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The company is giving some control of News Feed back to users to increase engagement and time spent
I don't really trust the Facebook algorithm. There's something that will always been strange to me about a machine deciding what I should, or should not, be seeing. That's why I set my News Feed to most recent. I know I'm still not seeing everything. I have 435 friends, so that would be impossible.
Do other people feel the same way that I do? I imagine so, and now Facebook is doing something about it. It's not much, but it is a step in the right direction.
Basically, the company has announced that it is giving some control over the News Feed back to its users.
That means the ability for users to select which friends and Pages they would like to see at the top of their News Feed. So if you'd rather see what your mother, brother or girlfriend has to say about things, rather than some random person you haven't seen since high school, now you can make that happen.
Users just need to go to News Feed Preferences, and tap on a friend’s profile picture to see their posts first. Any new stories they’ve shared since the last visit time that person visited Facebook will go straight to the of the News Feed, with a star in the top right of their post so that the user will know why they’re at the top.
There's also a new feature to help people find Pages to follow, based on the types of Pages they have liked in the past.
This is the latest in a long line of move made by Facebook to not only enhance content on News Feed, by pushing out things like spam and click-bait headlines, but a way for it to give people the things that they most want to see.
In November of last year, the company debuted an easier way to unfollow certain people on the feed by showing a list of the top people, Pages and Groups that a user had seen in their News Feed over the past week. Users can also see who you’ve unfollowed in the past and can choose to re-follow them at anytime.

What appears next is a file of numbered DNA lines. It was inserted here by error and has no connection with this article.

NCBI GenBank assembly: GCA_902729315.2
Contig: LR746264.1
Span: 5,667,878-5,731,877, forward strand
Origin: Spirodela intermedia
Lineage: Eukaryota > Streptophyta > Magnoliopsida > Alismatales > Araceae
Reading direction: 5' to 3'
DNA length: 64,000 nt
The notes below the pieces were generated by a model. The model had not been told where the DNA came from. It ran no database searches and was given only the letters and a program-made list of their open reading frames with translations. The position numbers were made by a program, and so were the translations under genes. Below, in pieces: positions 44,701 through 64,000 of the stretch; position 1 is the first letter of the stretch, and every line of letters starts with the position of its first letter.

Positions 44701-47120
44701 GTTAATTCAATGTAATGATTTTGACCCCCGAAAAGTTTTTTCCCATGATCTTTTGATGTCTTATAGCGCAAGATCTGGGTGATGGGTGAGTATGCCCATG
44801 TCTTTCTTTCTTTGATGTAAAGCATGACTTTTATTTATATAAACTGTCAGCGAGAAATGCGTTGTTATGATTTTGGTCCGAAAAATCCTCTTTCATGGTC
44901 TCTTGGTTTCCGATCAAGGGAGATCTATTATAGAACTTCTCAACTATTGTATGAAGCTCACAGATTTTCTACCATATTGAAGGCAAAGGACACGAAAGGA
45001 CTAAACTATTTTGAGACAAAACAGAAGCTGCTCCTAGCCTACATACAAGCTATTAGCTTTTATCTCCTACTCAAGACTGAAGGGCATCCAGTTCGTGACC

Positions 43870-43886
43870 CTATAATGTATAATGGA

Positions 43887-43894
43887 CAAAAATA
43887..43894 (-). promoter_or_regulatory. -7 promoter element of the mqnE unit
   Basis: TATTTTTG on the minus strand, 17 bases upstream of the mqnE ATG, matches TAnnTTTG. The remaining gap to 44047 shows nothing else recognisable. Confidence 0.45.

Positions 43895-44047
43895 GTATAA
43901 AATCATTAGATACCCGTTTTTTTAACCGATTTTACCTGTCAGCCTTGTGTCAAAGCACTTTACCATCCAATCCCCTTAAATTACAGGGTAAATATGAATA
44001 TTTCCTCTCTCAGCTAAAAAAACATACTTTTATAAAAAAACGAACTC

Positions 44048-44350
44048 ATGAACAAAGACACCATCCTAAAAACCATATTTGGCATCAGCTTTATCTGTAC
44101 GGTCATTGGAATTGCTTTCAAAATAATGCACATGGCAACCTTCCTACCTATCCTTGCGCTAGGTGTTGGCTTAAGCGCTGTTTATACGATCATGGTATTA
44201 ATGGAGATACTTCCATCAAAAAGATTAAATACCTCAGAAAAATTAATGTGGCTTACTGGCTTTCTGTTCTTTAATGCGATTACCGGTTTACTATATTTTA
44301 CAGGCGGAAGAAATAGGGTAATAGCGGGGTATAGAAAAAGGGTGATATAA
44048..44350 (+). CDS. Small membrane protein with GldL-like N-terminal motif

In June, Facebook announced that it was updating News Feed’s ranking to factor in a new signal, based on how much time a user spends viewing a story in their Feed, rather if they liked, commented or shared it. Last week it did something similar to video.
The point of this is to increase the amount of time that people spend on their feeds, and to increase the level of engagement. Ironically, if Facebook does push more of the best content to the top, that might actually wind up decreasing time spent, since there will be less reason to keep scrolling down!
"News Feed is a personalized stream of stories that you build from the people and Pages you’ve connected to on Facebook. The goal of News Feed is to show you the stories that matter most to you. To do this, we use ranking to order stories based on how interesting we believe they are to you: specifically, whom you tend to interact with, and what kinds of content you tend to like and comment on," the company said in the blog post.
"We’re always working to improve and personalize your News Feed experience. We know that ultimately you’re the only one who truly knows what is most meaningful to you and that is why we want to give you more ways to control what you see."
(Image source: dennisthefoodie.com)
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